seemed impossible to explain the She wished she could answer truth- enormity of the step she and Harry fully that she was. It seemed so ter- had taken, and she doubted whether rible to have to explain the sordid trag- Philippa's psychology would not be edy of divorce, and to admit that it had more affected if she found her parents left her almost untouched. All the ar- in a position which they themselves guments which she had used a few questioned. months before in justifying the course But her pleasure in the day had she had determined to pursue appeared gone, and Vane found her as he very so futile in the face of Philippa's be- possibly expected to find her when he wildered gaze.

had chosen this particular time to prove 'I'm not very sad any longer,' she his friendship. It would have surprised answered at last. “You see, I have you and probably shocked him had he disthree girls to make me happy; and if I covered Linda in her mood of the mornhad never married Daddy, I should ing. As it was, he had the satisfaction never have had you. And we will hope of drawing her out of herself by talking to her openly of his own prospects. He you that it is true, if it is only in the had a delightful personality, and as he way I look at the things which I acalways took it for granted that women cepted so lightly a few months ago. are no less interested in the broader While I find myself happier to-day than topics of life than men, he took the same I have been since I outgrew my infatuapains to talk well to them.

tion for Harry and have seen him with When he had broken down the bar- the eyes of all the people, yourself inriers of her reserve, and they were again cluded, who begged me not to marry on their old footing, he began to ques- him, I realize more than ever before the tion her about herself. He approved tragedy that has occurred, and I would her attitude: she had been dignified rather go back to the hell which made and yet she had won the sympathy of up my life until six months ago than everyone, simply by making no bid for have had to make the explanation which it. He found her distinctly improved, I made to Philippa to-day. So there is and told her so.

no need, Leigh, for your kindly little *You've grown up,' he told her; 'not warning about second mistakes.' old, you understand, because, as a mat- 'My dear Linda,' he said, quite as ter of fact, you look younger than ever, serious as she, 'I don't want you to but you strike one now as an intelli- think that I, of all people, have taken gent adult being.'

this step of yours as anything but the 'I'd like to strike you as an adult very best way out of an intolerable being,' she answered, making a little situation, and I trust with all my heart face at him; but she was not displeased that it is one which will prove to be for to be again talking personalities with a the happiness of everyone concerned; man who was interested in her. She although I understand you perfectly told him how keen she was to make up when you say that to-day you feel that for all the time she had lost on things happiness is hardly an essential comwhich had proved so deplorably worth- pared to your children's belief in the less, and how eager she felt to recon- sanctity of marriage. Forgive me if I struct her life on more rugged lines. have offended by too great frankness in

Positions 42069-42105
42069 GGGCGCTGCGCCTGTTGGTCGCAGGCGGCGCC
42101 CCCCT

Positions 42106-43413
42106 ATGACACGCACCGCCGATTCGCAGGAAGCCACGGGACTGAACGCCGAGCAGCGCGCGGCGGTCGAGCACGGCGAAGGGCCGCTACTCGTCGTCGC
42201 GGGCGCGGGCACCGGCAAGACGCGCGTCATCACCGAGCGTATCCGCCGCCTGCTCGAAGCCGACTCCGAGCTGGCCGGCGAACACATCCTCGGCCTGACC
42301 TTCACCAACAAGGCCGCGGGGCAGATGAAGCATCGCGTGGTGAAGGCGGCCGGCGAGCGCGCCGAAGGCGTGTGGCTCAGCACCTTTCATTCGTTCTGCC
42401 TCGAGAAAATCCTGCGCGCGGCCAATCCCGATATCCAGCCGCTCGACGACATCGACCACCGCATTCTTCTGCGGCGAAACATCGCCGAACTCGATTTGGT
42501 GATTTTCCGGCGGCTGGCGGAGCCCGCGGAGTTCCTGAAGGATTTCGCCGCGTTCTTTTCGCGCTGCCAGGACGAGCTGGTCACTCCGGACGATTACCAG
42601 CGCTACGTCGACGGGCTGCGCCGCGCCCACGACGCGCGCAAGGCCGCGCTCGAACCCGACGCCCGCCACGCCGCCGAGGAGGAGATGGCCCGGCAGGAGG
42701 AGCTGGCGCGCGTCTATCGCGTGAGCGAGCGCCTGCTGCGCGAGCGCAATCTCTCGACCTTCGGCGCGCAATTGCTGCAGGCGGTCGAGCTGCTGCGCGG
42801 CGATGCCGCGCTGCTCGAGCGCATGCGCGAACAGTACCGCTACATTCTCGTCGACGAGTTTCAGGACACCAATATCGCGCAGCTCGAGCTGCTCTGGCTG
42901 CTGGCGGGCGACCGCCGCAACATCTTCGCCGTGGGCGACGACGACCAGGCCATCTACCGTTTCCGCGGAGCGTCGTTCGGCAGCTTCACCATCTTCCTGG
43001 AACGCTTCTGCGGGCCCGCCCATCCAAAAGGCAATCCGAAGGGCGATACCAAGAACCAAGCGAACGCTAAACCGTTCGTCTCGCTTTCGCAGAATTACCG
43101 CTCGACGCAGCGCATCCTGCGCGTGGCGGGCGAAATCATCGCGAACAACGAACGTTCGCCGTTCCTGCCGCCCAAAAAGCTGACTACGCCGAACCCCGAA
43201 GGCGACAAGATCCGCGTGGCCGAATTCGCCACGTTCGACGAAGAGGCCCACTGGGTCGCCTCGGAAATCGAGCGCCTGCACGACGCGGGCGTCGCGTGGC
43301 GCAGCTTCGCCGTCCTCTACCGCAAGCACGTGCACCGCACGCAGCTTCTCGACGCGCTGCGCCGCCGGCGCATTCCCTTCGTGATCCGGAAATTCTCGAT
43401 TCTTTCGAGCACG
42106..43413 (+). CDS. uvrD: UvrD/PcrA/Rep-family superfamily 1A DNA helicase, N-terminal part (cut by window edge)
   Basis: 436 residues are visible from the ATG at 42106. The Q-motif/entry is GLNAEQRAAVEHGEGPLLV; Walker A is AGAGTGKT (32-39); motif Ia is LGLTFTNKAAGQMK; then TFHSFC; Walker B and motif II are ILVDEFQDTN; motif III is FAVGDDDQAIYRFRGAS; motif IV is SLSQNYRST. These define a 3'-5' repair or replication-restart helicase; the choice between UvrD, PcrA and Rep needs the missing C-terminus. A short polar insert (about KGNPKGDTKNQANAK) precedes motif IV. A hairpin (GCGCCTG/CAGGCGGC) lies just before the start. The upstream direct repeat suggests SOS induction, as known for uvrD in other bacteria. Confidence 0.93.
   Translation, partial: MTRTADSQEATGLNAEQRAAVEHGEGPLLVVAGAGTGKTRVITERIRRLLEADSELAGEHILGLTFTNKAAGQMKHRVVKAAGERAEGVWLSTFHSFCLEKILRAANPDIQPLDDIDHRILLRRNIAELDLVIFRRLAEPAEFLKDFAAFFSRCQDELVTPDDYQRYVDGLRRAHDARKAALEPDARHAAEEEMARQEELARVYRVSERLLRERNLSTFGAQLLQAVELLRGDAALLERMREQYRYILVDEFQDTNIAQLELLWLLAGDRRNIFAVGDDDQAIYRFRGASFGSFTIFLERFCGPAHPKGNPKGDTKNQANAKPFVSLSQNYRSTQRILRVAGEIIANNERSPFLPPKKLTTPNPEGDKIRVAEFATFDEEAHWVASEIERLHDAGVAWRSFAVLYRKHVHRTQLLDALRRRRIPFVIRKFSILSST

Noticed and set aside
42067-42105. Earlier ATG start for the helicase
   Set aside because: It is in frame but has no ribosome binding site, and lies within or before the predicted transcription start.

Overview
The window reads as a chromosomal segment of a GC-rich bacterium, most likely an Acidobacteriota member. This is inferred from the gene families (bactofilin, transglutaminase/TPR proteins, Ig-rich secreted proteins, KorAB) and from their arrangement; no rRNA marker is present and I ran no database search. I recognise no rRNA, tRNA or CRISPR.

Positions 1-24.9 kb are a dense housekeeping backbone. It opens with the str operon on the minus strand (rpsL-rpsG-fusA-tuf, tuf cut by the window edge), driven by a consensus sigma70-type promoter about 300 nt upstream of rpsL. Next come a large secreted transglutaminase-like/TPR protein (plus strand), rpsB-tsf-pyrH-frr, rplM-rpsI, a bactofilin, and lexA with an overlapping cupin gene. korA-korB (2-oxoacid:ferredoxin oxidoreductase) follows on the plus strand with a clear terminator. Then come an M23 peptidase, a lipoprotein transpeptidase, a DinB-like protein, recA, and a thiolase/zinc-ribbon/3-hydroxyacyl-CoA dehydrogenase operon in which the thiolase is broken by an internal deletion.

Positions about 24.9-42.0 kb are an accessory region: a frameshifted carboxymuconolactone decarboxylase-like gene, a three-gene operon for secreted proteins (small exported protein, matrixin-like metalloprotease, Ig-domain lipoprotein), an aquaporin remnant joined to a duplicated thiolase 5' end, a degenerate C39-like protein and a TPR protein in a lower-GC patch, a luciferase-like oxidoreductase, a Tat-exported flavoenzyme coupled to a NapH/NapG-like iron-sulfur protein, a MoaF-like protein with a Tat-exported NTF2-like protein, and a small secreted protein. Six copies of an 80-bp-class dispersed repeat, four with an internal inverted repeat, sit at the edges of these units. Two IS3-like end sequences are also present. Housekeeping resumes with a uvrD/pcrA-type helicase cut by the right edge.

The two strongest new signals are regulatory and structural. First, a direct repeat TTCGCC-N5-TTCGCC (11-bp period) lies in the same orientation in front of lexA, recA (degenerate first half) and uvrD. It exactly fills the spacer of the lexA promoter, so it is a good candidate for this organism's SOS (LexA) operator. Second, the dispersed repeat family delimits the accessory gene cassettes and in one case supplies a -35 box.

‘One part of life is so entirely over,' stating that I can't believe that life is she said, “and that's the only part I over for anyone who has developed unknow anything about. It's rather hard der it as magnificently as you.' to know where to begin afresh.'

Compliments from Leigh were few 'Meaning, I suppose,'Vane answered, and far between, and Linda treasured that your career as a wife is closed? them correspondingly. She took his My dear Linda, you have only just proffered hand. learned how to be a wife for a man; not ‘You will help me to go on, 'won't a boy, you understand, but a grown-up you?' she said. 'I am depending on man who wants a grown-up woman. you to keep me in touch with lots of Not,' he added, 'that your present big things, which are all around you and frame of mind is n't a very healthy one quite out of reach of a lone woman.' until the right man comes along. You ‘As a start, I'll send you some books can't afford a second mistake.'

which may be of interest,' he promised. This was going a little far, even for ‘At least, I hope they'll prove so inLeigh. Linda became intensely serious. volved you'll have to let me come often

'I wish you would try to appreciate to explain them.' the situation,' she said. “You say I In a few moments he took his departseem to have grown up, and I assure ure, conscious that he felt more intense

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VOL. 128-NO. 3

D

sympathy for this old friend than he self. The state had suffered through a had in all the miserable years which had considerable period from a Democratic followed her rash disregard of his ad- governor, who had been sustained in vice and the advice of all the people office by the labor vote and the Roman who had known both Linda and Main- Church, of which he was a member. He waring. To him, divorce was a very had pushed representatives of that inhideous thing; and the fact that it had stitution on every state board which become so to her made her more ap- had hitherto kept clear of sectarian difpealing than she had been before she ferences; and he had been very much to had experienced it. Linda, on her side, the fore in advocating parochial schools felt that her friendship with Leigh had to be supported by the unredeemed but been put through the acid test and come tax-paying public. out pure gold.

But, although many people despised IV

the Governor, his policies did not awak